‘Hidden Hand – Exposing How the Chinese Communist Party is Reshaping the World’ by renowned academics Clive Hamilton and Mareike Ohlberg, comes with a chilling caveat: While it focuses on the “what, why and how of the CCP’s influence, interference and subversion” in North America and Western Europe, the party’s “enterprise is geared towards reordering the entire world, and that while the form varies, the experience of the West is very similar to that of countries around the globe” … Book review by VISHNU MAKHIJANI for Asian Lite, the leading newspaper from London for Asian News
For the Chinese Communist Party (CCP), determined to shape the world in its own image without a shot being fired, the Cold War never ended 30 years ago as it aims to make China the number one global power, says a scholarly new work that traces how the party has been relentlessly going about the reshaping. To this end, the Bridge and Road Initiative (BRI) is the ultimate instrument of economic blackmail through which Beijing is changing the post-war international order, the book says.
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“Hidden Hand – Exposing How the Chinese Communist Party is Reshaping the World” by renowned academics Clive Hamilton and Mareike Ohlberg, comes with a chilling caveat: While it focuses on the “what, why and how of the CCP’s influence, interference and subversion” in North America and Western Europe, the party’s “enterprise is geared towards reordering the entire world, and that while the form varies, the experience of the West is very similar to that of countries around the globe”.
“It’s hard to think of any nation that has not been extensively targeted, from Samoa to Ecuador, from the Maldives to Botswana,” Hamilton, an Australian academic and author, and Ohlberg, a senior fellow in the Asia Program of the German Marshall Fund, write.
The book notes that while analysts on both sides of the Atlantic continue to agonise over whether to label China an opponent or even an enemy, “the CCP decided this matter thirty years ago. In the post-Soviet world, it saw itself surrounded by enemies that it needed to defeat or neutralise”.
While the CCP and its supporters in the West like to speak of a ‘new Cold War’ being waged against China, the Party itself has all along been engaged in an ideological struggle against ‘hostile forces’. “For the CCP, the Cold War never ended,” the book says, adding: “The reshaping of alliances and the remoulding of the way the world thinks about it are essential to the Party securing continued rule at home, as well as to its reach and eventually making China the number one global power.”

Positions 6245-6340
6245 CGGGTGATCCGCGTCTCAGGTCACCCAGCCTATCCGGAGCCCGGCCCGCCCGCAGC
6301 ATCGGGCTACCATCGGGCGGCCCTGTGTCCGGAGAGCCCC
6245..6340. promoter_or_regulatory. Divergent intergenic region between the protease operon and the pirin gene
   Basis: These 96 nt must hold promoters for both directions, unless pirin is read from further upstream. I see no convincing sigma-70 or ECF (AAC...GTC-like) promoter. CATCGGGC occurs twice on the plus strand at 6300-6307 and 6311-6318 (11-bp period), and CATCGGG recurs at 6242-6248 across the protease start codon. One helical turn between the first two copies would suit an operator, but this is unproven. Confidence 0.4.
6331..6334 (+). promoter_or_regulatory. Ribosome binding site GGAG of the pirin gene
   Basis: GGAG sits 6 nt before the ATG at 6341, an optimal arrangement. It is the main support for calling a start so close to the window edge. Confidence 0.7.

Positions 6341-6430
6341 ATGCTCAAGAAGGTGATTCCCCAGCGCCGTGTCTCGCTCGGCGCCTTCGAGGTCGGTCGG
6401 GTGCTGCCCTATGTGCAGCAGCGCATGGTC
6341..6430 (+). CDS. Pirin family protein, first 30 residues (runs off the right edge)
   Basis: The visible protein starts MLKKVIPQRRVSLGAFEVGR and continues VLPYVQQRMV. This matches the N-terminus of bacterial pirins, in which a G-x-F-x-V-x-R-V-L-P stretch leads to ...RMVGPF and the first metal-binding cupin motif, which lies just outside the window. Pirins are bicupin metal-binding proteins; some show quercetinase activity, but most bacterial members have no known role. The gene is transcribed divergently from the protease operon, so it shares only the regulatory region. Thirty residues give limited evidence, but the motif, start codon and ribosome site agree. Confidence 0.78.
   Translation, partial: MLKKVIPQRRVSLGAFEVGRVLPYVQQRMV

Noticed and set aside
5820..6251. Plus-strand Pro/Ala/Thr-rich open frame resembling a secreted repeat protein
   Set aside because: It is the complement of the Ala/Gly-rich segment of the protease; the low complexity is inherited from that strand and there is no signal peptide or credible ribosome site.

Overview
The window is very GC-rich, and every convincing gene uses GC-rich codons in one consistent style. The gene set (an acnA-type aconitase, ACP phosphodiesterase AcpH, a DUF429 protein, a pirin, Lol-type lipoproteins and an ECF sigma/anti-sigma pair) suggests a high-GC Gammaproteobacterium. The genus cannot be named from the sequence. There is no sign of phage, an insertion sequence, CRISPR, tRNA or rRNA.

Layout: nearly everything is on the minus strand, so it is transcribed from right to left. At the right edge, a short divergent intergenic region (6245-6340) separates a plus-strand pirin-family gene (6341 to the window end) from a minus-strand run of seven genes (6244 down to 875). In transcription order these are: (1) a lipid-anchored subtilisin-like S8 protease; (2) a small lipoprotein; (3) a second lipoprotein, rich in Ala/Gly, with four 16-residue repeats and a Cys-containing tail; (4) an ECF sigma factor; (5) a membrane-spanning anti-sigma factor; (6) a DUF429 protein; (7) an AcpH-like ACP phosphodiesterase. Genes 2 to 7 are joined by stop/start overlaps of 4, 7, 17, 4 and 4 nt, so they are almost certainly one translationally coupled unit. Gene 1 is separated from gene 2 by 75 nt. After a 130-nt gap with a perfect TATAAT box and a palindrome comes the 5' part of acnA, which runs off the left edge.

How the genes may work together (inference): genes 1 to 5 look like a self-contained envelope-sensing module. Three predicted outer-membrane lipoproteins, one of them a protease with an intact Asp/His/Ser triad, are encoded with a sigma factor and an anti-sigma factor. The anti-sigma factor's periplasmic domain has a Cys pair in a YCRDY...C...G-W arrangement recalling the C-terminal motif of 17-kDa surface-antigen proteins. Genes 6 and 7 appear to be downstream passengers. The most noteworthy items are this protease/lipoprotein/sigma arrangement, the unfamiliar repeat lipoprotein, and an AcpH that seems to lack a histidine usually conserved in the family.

Ignorance, say the authors, explains some of the difficulty the West is having in coming to grips with the threat of the CCP, as does the fact that it has not previously had to contend with such an adversary.
“During the Cold War, no Western country had a deep economic relationship with the Soviet Union. Conscious of the economic and strategic importance of China, many nations are trying to get smarter about the country at the very time Beijing is pouring money” into helping the world to “better understand” China, the book says – and points to the BRI as a major example of this.
Terming China the “world’s master practitioner of the dark arts of economic statecraft” the book says the BRI “is the ultimate instrument of economic statecraft or, more accurately, economic blackmail”.
This is because it provides an outlet for China’s construction industry and enormous capital reserves, while at the same time supplying the investment needs of other countries that are short of capital and excluded from mainstream sources of finance. The offer of low-interest loans is hard to resist, especially when they come without environmental or other conditions, the book says.
However, the objectives of the BRI, also known as the New Silk Road, “go well beyond providing an outlet for surplus Chinese capital or helping poorer nations develop; the initiative is Beijing’s primary mechanism for reordering the global geopolitical system”.
President Xi Jinping’s signature policy is now so closely integrated with almost all Chinese government activity abroad – commercial, technological, academic, cultural – that it cannot be separated from Beijing’s overall diplomatic engagement.
Xi has repeatedly referred to the BRI as essential to his vision of constructing “a community of common destiny for humankind” and while the idea might sound good to Western ears, “its aim is a Sino-centric world; that is, the one envisaged by the hawks elevated by Xi to the top leadership positions”. They view a China-led world order as an essential part of what is termed the “great rejuvenation of the Chinese people”, the book says.
“So, the BRI is the most powerful vehicle by which Beijing is changing the post-war international order,” the authors write.
“Like other so-called parallel institutions created by the Chinese government, such as the Asian Infrastructure Investment Bank, the BRI pretends to pose no challenge to countries’ existing institutions, while incrementally realigning their interests and shifting the global balance of power.
“A key part of the CCP’s thinking on global and regional power dynamics is the identification of a ‘main contradiction’ and a ‘main enemy’ to unite against. On a global scale, that enemy is the United States, which needs to be split from its allies and isolated,” the book contends.
It’s a lesson key Indian stakeholders – security experts, academics, economists and last but not the least, the media – need to keep in mind, particularly in the light of the troubles on the northern border.
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